Outside of a devastating momentary slip up against Paul Craig, Ankalaev has looked every bit like a future top 10 fighter in the light heavyweight division. And it’s time to start matching him that way. He’s just not going to get a lot out of fighting relative newcomers. Bouts against Misha Cirkunov or Ryan Spann would be decent ways to give him a step forward, but I think there’s a perfect bout to let the Dagestani see if he’s as ready for that next level as he thinks he is: Ovince St. Preux. OSP has made a career out of gate-keeping the elite against new rising talent. His combination of toughness, size, and power (as well as that funky grappling game) make him a fantastic challenge for fighters who need to measure all parts of their style. Magomed Ankalaev vs. Ovince St. Preux to see if Ankalaev is on his way to bigger things.


‘Baby K’ has been thrown into the deep end a couple times already in his young UFC career, and has a couple rough losses to show for it. But, through all that, he’s clearly a fighter developing the auxiliary tools to deliver a high powered MMA striking game at a high level. And that was on great display against newcomer Roman Kopylov. Roberson crushed Kopylov’s legs early and, after a terrible eye poke, took him down and choked him out to put a stamp on the whole thing. A performance that shows he’s clearly a step above the lower rungs of 185 and needs to be climbing toward the top 15. A bout against Marvin Vettori wouldn’t be a bad idea, but with Eryk Anders coming off a win, that seems like the best opportunity for Roberson to go out and get a name. Eryk Anders vs. Karl Roberson is a great bout for the edges of the top 15 at 185.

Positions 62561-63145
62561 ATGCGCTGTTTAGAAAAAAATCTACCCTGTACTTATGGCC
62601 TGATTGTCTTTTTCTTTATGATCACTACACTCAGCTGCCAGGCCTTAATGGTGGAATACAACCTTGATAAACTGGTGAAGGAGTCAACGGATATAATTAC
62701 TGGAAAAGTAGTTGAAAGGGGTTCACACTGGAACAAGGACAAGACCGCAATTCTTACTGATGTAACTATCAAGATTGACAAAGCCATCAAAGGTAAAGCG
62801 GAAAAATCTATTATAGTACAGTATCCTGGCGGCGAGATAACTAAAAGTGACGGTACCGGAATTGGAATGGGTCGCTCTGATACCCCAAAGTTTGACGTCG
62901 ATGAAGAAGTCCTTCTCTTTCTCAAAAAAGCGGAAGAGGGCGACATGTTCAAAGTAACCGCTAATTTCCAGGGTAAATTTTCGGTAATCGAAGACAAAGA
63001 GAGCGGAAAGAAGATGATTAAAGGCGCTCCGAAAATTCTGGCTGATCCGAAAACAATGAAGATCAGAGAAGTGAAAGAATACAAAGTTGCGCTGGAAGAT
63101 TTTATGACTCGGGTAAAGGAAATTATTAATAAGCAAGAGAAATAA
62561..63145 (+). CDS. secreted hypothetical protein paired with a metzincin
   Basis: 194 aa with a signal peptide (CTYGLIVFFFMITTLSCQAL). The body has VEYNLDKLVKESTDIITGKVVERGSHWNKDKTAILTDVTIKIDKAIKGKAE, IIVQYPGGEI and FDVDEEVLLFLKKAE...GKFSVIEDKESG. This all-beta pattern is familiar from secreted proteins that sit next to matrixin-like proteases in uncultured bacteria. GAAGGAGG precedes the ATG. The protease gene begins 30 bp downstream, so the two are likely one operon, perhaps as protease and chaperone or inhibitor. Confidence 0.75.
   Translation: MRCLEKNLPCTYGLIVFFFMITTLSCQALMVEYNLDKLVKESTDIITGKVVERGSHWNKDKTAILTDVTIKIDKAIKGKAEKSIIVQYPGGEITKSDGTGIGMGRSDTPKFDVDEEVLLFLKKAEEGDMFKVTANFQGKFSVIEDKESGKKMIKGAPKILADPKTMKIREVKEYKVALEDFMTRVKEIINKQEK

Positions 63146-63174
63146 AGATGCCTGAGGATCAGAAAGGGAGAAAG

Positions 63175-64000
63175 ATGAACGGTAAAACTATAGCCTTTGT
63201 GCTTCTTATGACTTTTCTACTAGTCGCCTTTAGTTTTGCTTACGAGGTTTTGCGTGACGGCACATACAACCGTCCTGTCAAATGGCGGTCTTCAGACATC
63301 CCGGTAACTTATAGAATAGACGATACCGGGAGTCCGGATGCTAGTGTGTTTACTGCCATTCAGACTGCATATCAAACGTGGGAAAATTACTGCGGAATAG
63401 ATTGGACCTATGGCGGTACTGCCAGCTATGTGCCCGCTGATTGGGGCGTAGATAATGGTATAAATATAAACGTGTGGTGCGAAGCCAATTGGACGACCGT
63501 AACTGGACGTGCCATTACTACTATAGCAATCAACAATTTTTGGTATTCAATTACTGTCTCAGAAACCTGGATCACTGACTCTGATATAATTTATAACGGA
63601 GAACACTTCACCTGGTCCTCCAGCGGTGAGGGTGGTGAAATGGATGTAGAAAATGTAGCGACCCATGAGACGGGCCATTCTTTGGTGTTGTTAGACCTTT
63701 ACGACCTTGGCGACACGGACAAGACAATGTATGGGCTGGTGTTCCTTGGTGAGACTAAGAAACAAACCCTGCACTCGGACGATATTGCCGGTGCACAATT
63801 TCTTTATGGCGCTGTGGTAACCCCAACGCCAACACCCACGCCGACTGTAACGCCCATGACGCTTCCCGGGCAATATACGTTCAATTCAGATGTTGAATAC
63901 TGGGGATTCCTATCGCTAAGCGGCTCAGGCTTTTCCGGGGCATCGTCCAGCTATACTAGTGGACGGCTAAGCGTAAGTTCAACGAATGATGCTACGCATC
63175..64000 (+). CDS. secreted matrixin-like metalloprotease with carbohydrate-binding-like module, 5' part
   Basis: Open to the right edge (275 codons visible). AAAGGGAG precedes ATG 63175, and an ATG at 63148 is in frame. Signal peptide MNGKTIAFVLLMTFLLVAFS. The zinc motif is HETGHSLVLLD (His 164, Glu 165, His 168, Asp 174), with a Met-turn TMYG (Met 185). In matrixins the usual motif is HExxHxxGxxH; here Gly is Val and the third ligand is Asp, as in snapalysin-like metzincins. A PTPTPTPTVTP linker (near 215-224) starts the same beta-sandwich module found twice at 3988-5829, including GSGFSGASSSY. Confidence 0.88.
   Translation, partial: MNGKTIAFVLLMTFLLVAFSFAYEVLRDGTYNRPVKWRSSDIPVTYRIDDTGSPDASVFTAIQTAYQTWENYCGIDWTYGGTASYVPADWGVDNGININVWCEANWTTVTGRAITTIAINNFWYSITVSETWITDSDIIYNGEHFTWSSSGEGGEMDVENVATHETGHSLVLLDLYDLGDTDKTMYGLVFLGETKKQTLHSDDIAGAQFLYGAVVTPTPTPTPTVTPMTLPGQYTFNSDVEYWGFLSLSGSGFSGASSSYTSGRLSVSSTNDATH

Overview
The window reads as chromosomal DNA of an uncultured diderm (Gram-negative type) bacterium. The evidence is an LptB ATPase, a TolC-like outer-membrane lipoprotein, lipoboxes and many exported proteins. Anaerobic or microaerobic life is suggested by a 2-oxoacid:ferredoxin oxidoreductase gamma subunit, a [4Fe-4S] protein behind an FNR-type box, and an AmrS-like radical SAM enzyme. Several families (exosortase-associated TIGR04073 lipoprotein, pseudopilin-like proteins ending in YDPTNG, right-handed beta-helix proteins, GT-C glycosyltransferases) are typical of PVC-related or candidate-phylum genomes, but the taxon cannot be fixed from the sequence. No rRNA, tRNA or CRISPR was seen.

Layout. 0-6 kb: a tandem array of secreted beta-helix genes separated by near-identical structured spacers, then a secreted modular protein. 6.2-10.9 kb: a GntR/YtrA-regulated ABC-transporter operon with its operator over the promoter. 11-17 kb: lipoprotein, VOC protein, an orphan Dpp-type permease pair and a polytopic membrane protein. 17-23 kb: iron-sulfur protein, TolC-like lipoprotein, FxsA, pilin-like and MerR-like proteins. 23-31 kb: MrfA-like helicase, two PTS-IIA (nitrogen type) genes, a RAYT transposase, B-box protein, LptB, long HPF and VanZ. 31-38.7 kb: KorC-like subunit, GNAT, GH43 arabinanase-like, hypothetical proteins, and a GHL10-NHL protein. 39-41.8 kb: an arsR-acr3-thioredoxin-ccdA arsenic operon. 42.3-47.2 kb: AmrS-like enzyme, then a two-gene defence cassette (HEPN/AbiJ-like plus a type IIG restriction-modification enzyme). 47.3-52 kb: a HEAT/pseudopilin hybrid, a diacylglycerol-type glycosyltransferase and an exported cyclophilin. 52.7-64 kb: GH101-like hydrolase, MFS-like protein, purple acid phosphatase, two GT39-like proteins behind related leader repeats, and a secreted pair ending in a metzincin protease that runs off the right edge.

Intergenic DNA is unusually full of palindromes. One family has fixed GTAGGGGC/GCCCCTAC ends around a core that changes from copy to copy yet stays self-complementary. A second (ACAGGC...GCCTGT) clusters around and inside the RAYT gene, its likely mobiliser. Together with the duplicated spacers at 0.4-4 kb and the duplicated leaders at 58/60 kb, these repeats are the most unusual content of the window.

The UFC hasn’t been kind to Zawada early on. A hard-fought debut loss was chased by a punishing defeat at the hands of Li Jingliang. And with highly anticipated prospect Abubakar Nurmagomedov next on deck, it seemed likely he’d be 0-3 and on his way out after Saturday. But, despite getting instantly put on his back, Zawada showed his veteran craft and constant aggression to its best results with a quick triangle for the tap. A great win to keep a fun action fighter’s UFC career alive. With a go anywhere, fight anyone kind of style, the division is filled with good matchups for Zawada. Bouts against Sean Brady, Callan Potter, or Dwight Grant would all be solid. But, I especially like the idea of a matchup with Kenan Song. It seems likely to get a feature spot on a Chinese card, and make for a great platform for Zawada to show off his fan-friendly style. David Zawada vs. Kenan Song should deliver a scrap.

OTHER BOUTS: Greg Hardy vs. Tai Tuivasa, Zelim Imadaev vs. Salim Touahri, Khadis Ibraghimov vs. Marcin Prachnio, Anthony Rocco Martin vs. Alex Oliveira, Ramazan Emeev vs. Luke Jumeau, Shamil Gamzatov vs. Kennedy Nzechukwu, Klidson Abreu vs. Jim Crute, Dalcha Lungiambula vs. Darko Stosic, Rustam Khabilov vs. Jake Matthews, Sergey Khandozhko vs. Laureano Staropoli, Roman Kopylov vs. Bevon Lewis, Abubakar Nurmagomedov vs. Rostem Akman, Roosevelt Roberts vs. Damir Ismagulov, Alexander Yakovlev vs. Jalin Turner, Pannie Kianzad vs. Sarah Moras, Jessica-Rose Clark vs. Gina Mazany, Davey Grant vs. Jonathan Martinez, Grigorii Popov vs. Jin Soo Son